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Artillery modernization

After about 28 years of misbegotten abstention in acquisition of new artillery guns for the Indian Army there is a glimmer of hope that an indigenous Bofors gun could emerge from a dusty drawer in the Gun Carriage Factory in Jabalpur, Madhya Pradesh.

Before being swept out of power the Congress-led UPA government rectified a grave error of judgment by initiating inhouse conversion of the drawings supplied by the original equipment manufacturer Bofors AB of Sweden as per the contract signed in the early 80s.

The indigenous prototype named Dhanush was displayed at the Defexpo 2014 with Ordnance Factories Board officials exuding confidence that the barrel-burst incident of one of the two prototypes has been put behind them with rectification of the metallurgy and heat treatment process.

With the resurrection of the Bofors howitzer and initial orders for 144 guns placed with the OFB and the possibility of 400 more being ordered in the near future a replenishment process has begun.  However, by itself it cannot be counted as “modernization” of the artillery because the requirement of reach far outstrips what the Bofors 155/39 calibre can deliver-just about 30 km.

Upgradation

Upgraded versions of the same howitzer (155/45 cals) have a range of about 35 km while the 155/52 cal which India is seeking has a reach of about 42 km. Nonetheless, an indigenous weapon is free from the consequences of embargos that the governments of original equipment manufacturers frequently impose for whatever reason they want.

In the particular case of the Bofors weapon a perfectly good weapon became the cynosure of an international game of accusations of kickbacks which the opposition parties milked to the full for political advantage to bring down the Congress government. In turn the Congress government was afflicted with palsy by any references to the Bofors issue so much so that it unthinkingly took the advice of a Chief of Army Staff who had his own agenda and cancelled the contract.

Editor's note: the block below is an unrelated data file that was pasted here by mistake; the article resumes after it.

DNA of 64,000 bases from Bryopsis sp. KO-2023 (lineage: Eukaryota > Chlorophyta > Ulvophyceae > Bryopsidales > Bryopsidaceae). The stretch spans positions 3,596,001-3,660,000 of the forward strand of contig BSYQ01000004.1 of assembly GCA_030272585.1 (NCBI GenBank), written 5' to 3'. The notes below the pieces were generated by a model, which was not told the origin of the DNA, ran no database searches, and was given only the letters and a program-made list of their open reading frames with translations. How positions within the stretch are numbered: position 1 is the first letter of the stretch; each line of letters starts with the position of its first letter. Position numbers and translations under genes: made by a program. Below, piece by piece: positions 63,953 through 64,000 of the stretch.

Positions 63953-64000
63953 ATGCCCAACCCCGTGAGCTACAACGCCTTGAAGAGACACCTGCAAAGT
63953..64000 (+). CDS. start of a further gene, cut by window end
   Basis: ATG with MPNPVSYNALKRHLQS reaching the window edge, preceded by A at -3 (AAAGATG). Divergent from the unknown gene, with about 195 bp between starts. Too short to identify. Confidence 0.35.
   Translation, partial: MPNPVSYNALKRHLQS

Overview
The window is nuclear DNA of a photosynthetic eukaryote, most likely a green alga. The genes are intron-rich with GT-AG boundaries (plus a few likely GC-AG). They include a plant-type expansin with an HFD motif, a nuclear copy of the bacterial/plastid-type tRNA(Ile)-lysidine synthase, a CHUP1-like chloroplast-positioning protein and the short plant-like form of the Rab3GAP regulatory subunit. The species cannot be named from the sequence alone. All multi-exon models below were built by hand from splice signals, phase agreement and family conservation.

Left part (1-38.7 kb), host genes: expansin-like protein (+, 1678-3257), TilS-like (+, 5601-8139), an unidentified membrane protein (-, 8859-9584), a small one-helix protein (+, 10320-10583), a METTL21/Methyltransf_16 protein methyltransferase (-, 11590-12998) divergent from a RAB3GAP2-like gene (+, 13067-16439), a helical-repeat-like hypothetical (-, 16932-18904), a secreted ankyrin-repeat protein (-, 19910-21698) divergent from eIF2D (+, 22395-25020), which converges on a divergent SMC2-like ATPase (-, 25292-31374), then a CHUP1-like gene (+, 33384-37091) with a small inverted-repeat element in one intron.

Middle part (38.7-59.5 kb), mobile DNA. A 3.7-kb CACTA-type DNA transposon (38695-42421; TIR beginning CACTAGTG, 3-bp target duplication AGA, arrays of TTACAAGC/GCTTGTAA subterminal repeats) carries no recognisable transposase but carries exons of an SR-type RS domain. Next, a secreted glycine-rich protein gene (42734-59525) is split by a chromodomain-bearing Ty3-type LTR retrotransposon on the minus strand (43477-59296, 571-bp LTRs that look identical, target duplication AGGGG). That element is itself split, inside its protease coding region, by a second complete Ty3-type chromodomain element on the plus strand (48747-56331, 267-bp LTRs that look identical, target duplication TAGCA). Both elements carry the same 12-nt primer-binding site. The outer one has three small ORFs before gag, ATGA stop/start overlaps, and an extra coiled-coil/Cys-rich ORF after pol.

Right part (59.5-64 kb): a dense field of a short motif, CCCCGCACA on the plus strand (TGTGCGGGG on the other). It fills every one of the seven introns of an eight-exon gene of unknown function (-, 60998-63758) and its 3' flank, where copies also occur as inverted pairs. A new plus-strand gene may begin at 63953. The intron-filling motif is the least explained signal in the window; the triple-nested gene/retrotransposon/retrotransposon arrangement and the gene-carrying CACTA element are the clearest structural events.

Worse, it did not implement the make in India clause even though the Bofors had handed over the drawings and detailed specifications along with the 410 guns that were delivered. The numbers that remain operational at the moment is about half; the rest have been cannabalised to keep the others capable of deployment on the battlefield.

The Kargil war of 1999 showed that India was not totally bereft of military wherewithal to defend itself from frontal or clandestine warfare. While there are shortages in ammunition, India still has the capability to deliver telling blows on any enemy that may seek to test it.  India has the indigenous Pinaka multi barrel rocket launcher which has a range of up to 40 km and it is upgrading these to reach 60 km. This is supplemented by the Russian Smerch 12-barrel 300 mm rocket  with a range of up to 90km and the indigenous surface-to-surface Prithvi missile that can hit targets of upto 150 km. So there are overlapping capabilities available to the Indian armed forces (all three Services use variants of one missile).

True modernization of artillery would be in the acquisition of howitzers with longer barrels and hence longer ranges. That is why India is looking for a howitzer with a barrel length of 52 calibres (the length of barrel is the product of the base diameter of the shell multiplied by 52). This length is seen by gunners to be ideal in that anything beyond could aggravate the condition known as “barrel droop” which renders the weapon useless after a lesser rate of fire.